The end of an era and the start of a new

July 16, 2015

This animation combines various observations of  Pluto
over the course of several decades. The last image in the
animation is the first detailed observation of Pluto featuring
a baffling absence of impact craters. This suggests
recent resurfacing events and hence geological activity.
As NASA's Pluto probe New Horizons successfully whizzed past the Pluto system on July 14, 2015, it marked an end to an historic era of mankind. An era of initial reconnaissance of our Solar system, that all started on that unexpected day of October 4, 1957 when the Soviet Union launched Sputnik. A day that was anticipated by many civilizations before the current times. Now, as of July 14, 2015, all classical planets have been visited by spacecraft, either by landing, orbiting or fly-by, but all sent from the good humans of the blue planet, third from the Sun. It marks an era that will be remembered by future generations. Future generations that will one day, give and take in about 5 billion years, leave planet Earth to seek shelter from the stellar nova of our own Sun.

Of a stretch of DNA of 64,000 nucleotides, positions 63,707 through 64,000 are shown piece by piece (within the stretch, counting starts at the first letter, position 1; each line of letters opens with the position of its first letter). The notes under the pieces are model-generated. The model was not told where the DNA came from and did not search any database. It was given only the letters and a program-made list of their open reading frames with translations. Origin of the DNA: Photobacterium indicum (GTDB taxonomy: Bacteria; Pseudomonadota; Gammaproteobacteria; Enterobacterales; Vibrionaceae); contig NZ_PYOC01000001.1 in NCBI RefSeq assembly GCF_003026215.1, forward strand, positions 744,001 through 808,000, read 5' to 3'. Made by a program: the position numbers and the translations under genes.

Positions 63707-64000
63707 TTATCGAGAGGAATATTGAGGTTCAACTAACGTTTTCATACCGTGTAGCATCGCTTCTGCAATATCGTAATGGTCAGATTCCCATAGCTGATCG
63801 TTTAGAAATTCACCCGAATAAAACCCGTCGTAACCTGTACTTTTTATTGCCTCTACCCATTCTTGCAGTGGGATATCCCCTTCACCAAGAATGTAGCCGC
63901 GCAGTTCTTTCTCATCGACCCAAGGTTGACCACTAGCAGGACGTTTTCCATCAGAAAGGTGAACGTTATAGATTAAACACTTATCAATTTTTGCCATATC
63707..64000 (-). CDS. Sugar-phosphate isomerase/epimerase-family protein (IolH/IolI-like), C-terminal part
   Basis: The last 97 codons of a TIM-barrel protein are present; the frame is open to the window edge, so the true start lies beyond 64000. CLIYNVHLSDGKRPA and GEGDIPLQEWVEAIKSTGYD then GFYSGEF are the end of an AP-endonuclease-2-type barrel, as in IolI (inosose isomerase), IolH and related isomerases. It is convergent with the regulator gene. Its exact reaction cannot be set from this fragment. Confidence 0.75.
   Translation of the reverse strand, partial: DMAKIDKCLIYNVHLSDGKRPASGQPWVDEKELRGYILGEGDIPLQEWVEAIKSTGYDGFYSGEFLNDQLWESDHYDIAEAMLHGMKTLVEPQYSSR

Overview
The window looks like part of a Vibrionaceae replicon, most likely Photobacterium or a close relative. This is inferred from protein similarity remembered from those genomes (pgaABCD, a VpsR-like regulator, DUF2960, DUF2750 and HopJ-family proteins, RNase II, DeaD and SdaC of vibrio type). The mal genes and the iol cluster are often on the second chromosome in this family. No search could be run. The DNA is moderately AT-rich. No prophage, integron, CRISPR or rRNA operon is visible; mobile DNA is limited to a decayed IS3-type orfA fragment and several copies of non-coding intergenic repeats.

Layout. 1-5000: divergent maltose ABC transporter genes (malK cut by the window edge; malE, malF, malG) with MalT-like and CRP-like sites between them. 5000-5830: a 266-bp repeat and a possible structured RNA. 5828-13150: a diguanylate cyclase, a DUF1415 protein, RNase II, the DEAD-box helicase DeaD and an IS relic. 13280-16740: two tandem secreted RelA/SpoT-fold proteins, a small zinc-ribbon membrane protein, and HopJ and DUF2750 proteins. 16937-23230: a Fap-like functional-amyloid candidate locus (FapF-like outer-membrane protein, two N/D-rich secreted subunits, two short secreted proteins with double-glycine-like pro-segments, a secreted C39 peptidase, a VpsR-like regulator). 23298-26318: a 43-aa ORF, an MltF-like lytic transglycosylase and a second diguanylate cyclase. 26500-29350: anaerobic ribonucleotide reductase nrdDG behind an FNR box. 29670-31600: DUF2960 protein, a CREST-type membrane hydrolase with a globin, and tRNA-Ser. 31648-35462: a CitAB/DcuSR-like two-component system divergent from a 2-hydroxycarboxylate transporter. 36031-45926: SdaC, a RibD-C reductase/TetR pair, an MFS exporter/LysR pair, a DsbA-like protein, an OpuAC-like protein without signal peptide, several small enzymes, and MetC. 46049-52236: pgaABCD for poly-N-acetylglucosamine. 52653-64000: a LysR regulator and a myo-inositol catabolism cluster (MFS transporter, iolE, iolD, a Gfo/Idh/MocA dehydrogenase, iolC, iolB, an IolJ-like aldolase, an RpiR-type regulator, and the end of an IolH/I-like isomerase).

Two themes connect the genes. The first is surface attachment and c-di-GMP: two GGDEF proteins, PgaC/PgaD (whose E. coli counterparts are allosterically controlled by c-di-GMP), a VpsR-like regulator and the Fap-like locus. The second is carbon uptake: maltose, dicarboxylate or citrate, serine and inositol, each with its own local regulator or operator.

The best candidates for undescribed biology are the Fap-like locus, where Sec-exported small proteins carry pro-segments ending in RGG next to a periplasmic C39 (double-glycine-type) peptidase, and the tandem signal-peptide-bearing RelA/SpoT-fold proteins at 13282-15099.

A new Space era is already ongoing. The commercial use of Space for telecom, Earth observation and navigation, and its vast number of applications have created a backbone for economic and societal prosperity for mankind on Earth. These are all built on the fundaments laid down by that very first launch and its further evolution that led to the #PlutoFlyBy. 

Untill today, July 16, 2015, the true commercial use of Space for exploration was never part of the new Space era. Today, the US based private company Planetary Resources deployed its first prototype in Space of a machine, that one day will lead to economic value created in Space, by finding valuable resources on near-Earth asteroids. The A3R spacecraft will test critical technologies and functionalities to obtain technology building blocks for future deep space asteroid prospecting spacecraft. The new Space era has now really started with its own Sputnik: the A3R.
The ARKYD 6, big brother of the ARKYD 3R

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